Here's what you need to know.
Katie Stubblefield's face was gravely injured when she shot herself in a suicide attempt when she was 18 in 2014.
Now 22, she has shared her story and incredible photos of her transplant journey with National Geographic. The transplant, performed previous year, aims to restore Katie's face structure and functions - such as chewing, breathing and swallowing - which were lost in a severe gunshot injury, the haunting outcome of a suicide attempt as a teenager. The gunshot destroyed the teen's face and required extensive surgery to save her life.
"When my parents helped explain everything to me, I was very excited to get a face again and to have function again", she said. An in-depth look at the journey leading up to Katie's face transplant, as well as her long road to recovery, is featured in National Geographic's September issue and in a new documentary. That's quite a privileged position.
In 2017, it was decided that Stubblefield would undergo a face transplant. Though she tried to live a normal life, people would stare and whisper to each other about her face.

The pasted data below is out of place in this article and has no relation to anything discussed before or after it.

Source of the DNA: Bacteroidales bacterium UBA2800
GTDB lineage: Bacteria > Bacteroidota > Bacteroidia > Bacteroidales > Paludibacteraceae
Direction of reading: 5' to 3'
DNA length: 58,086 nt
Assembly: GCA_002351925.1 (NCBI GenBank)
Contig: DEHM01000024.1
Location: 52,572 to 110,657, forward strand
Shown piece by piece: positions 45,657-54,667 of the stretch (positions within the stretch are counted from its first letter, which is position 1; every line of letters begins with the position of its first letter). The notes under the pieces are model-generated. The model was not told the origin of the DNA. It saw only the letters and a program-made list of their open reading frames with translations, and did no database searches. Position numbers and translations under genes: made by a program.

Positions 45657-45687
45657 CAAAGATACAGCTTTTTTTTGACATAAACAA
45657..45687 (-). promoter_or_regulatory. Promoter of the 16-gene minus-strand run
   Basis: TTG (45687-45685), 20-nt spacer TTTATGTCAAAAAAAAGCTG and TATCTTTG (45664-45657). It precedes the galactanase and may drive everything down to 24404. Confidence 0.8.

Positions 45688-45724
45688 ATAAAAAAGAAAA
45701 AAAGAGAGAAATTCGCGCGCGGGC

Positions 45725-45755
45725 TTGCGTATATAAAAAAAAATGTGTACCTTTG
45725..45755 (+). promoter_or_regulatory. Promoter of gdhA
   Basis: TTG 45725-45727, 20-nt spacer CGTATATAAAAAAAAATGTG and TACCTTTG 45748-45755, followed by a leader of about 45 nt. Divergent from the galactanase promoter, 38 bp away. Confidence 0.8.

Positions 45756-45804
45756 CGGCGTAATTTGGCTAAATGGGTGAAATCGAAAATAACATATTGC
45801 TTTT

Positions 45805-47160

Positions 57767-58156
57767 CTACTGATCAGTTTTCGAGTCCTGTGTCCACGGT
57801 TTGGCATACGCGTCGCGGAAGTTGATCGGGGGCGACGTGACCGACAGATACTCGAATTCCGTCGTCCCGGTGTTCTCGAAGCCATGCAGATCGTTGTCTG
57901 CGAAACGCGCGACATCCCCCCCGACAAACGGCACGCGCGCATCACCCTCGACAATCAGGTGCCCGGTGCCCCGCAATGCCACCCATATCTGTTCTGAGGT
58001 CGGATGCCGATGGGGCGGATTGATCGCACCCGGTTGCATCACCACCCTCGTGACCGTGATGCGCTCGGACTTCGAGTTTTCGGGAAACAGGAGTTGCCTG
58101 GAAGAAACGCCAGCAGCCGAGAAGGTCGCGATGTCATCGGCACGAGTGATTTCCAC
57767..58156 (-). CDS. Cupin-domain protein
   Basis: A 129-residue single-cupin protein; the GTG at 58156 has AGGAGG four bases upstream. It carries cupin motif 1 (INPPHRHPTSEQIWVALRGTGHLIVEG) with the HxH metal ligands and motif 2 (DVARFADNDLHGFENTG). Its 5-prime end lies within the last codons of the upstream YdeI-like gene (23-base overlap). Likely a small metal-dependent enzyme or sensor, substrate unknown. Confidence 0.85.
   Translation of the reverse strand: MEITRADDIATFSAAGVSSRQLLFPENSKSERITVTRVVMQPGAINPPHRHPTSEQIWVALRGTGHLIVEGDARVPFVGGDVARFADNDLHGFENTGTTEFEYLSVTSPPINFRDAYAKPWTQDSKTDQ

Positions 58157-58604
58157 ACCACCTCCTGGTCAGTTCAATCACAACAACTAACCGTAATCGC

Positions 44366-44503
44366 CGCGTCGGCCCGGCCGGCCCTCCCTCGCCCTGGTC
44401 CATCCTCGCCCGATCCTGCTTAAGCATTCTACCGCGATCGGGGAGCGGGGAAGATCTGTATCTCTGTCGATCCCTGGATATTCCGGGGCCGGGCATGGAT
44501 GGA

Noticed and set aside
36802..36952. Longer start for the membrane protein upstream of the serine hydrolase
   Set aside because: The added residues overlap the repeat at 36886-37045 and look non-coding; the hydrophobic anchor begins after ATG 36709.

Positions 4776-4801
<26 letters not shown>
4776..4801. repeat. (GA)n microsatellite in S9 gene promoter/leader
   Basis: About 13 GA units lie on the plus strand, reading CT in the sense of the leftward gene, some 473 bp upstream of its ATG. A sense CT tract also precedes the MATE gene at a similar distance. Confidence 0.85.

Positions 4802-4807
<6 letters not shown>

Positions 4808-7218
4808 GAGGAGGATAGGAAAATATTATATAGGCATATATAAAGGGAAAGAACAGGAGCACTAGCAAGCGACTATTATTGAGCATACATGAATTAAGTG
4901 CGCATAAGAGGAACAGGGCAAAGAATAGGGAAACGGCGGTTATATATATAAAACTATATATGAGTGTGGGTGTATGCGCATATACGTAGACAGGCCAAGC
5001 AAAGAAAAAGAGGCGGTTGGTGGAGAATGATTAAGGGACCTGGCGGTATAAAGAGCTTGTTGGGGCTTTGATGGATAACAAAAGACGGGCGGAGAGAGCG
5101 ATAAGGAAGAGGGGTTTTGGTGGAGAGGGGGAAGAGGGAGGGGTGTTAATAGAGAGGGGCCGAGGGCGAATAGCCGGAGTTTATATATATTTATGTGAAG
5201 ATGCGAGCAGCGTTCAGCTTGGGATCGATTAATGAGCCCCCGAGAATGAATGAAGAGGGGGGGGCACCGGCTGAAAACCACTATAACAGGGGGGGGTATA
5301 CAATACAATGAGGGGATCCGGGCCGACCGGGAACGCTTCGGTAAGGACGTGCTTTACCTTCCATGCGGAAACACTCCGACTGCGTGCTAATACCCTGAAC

Fourteen months later, a donor was found: Adrea Schneider, a 31-year-old woman who died of a drug overdose, National Geographic reported.
He noted that when he first saw Katie's injury, he anxious that she might not live.
"Her face is gone", he recalled thinking at the time.
Ms Stubblefield lost parts of her forehead, her nose and sinuses, most of her mouth, and bones that make up her jaw and structures of her face.
During the surgery, Stubblefield received a new nose, lips, palate, eyelids, and jaw, as well as a new facial cover.
Before Stubblefield's transplant, surgeons used 3D printing to help reconstruct about 90 percent of her lower jaw, using her older sister, Olivia McCay as a model template, said Dr. Brian Gastman a plastic surgeon at Cleveland Clinic who led the surgery.
Stubblefield has said that she wants to go to school now to become a counselor, and to work with other suicide survivors in the future.
"Steber has said of Stubblefield's parents, "[Katie's parents] were heartbroken and shocked at what happened, but they have embraced it.
Among young people, "I think we do a pretty decent job of educating them about sex and about drinking and driving", but education around suicide prevention is lacking, Alesia said.
Five weeks after Katie almost died from the gunshot wound, she arrived at the Cleveland Clinic in dire need of reconstructive surgery. "She can try to save other young lives".